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Research Abstracts - 2007
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Detecting Errors in Manual Labeling Using an Inverse Registration Scheme

Boon Thye Thomas Yeo, Mert Sabuncu & Polina Golland


We are developing a framework for detecting errors in the manual labeling of medical images.


Manual labeling of certain medical images is a laborious but common practice in medical imaging because of their use in many clinical and scientific studies. As computer scientists, our goal is to design algorithms that can automate this process. Thus, we use manual labeling in two ways: firstly, as training data for our automatic segmentation algorithms; and secondly, as gold standards in the evaluation of automated segmentation algorithms. Therefore the accuracy of manual labeling is very important. In practice, we observed that when the accuracy of automated segmentation is around eighty percent (as compared with the manual segmentation), then any further improvement is limited by the limited accuracy of manual segmentation.

Previous works (such as [1]) combine multiple manual/automatic segmentations of a single image into a better segmentation. However, in practice, one might have images of the same structures (e.g. brain MRI) of different subjects with only a single manual segmentation per image. The idea is that we should be able to compare these segmentations of the same structures across different brains to discover errors/inconsistencies. In some sense, this is a more difficult problem than what has been previously attempted because the correspondences across the subjects are unknown. The problem is compounded by possible anatomical differences across subjects.

On the other hand, detecting errors in manual segmentations should be easier than supervised automated segmentation, where one utilizes subjects with manual labeling (training data) to deduce the segmentation of a new (test) subject. In the canonical registration/segmentation scheme, one builds a probabilistic atlas from the training subjects, and align (register) a new brain to this atlas using features/geometries presumably relevant to the segmentation of the subject. The algorithm then deduces the “underlying” labels of new subjects using the segmentation atlas. One of the drawback of this method is the existence of multiple local minima, i.e. a wrong registration can occur, resulting in most errors in segmentation.

Instead, we propose an Inverse Registration Scheme (IRS). Since we have manual segmentation of all the subjects, this information can be employed for the co-registration of the data sets. In practice, this simplifies the problem substantially and yields robust algorithms. As opposed to using the geometric features to achieve registration and then guess the labels, we propose the inverse, i.e., we use the manual labels to register the training images and then deduce errors in image geometries. The employment of labels yield a well-behaved and smooth registration function. Any geometrical inconsistencies that still exist are then either due to incorrect labeling or anatomical variability, both of which are interesting to detect.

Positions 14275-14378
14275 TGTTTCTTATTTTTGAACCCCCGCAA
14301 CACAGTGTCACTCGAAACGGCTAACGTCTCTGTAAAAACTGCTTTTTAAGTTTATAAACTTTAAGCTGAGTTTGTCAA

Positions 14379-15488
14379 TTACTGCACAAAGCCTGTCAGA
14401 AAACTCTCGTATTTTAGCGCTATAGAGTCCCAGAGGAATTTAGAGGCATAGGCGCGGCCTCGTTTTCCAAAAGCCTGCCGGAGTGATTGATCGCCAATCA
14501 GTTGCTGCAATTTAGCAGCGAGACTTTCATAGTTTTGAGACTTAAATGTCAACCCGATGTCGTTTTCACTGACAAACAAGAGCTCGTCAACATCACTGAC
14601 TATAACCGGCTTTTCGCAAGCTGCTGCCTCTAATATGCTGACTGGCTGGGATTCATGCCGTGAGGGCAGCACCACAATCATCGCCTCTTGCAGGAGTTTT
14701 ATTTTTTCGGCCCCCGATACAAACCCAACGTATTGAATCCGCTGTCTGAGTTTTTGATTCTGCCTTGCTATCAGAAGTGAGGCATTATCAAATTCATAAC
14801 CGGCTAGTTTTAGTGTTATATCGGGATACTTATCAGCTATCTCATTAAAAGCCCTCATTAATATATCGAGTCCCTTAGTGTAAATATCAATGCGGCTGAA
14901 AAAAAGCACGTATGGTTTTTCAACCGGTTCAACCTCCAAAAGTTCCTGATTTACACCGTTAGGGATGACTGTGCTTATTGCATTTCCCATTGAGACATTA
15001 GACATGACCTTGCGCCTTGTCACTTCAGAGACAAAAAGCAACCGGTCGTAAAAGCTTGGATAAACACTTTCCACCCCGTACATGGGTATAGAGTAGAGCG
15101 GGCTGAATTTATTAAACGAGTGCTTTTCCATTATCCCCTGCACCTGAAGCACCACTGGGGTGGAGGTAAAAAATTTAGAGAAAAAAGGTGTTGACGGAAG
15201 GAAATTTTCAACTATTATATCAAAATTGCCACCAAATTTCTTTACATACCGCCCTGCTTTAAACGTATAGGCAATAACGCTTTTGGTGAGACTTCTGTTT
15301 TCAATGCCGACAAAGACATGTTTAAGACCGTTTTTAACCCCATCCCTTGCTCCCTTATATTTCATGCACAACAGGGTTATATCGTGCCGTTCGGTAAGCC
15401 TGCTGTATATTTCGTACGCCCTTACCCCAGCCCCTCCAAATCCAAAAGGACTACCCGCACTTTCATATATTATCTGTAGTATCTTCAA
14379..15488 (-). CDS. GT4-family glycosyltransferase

Preliminary Results

The figure below shows preliminary results. The two spherical images on the left show two brain surfaces after they have been aligned using their labels. Note that the brown structural boundaries are at the same spatial locations. However, there is a manual segmentation error in the middle brain, resulting in a misalignment of geometry or image intensity. Because all the other brains look like the subject on the left, a simple measure such as the sum of square differences between the middle spherical image and the remaining brains yields the result on the right, where the bright red spots indicate geometrical discrepancies between the middle brain and other brains. In this case, we have successfully detected segmentation errors in the middle brain.

Left: Subject 1 Segmentation. Middle: Subject 2 Segmentation. Right: Error Detection in Subject 2


Bruce Fischl (MGH), Ron Kiliany (BU)


Boon Thye Thomas Yeo is funded by the Agency for Science, Technology and Research, Singapore. Support for this research was provided in part by NIH NIBIB NAMIC U54-EB005149, NIH NCRR NAC P41-RR13218, NIH NINDS R01-NS051826, NIH NCRR mBIRN U24-RR021382, P41-RR14075, R01 RR16594-01A1 and NSF JHU ERC CISST, NCRR P41-RR14075, R01 RR16594-01A1, the National Institute for Biomedical Imaging and Bioengineering (R01 EB001550), the National Institute for Neurological Disorders and Stroke (R01 NS052585-01) as well as the Mental Illness and Neuroscience Discovery (MIND) Institute.


[1] Simultaneous truth and performance level estimation (STAPLE): an algorithm for the validation of image segmentation. Warfield, S.K.; Zou, K.H.; Wells, W.M. Medical Imaging, IEEE Transactions on, Vol.23, Iss.7, July 2004, Pages: 903- 921


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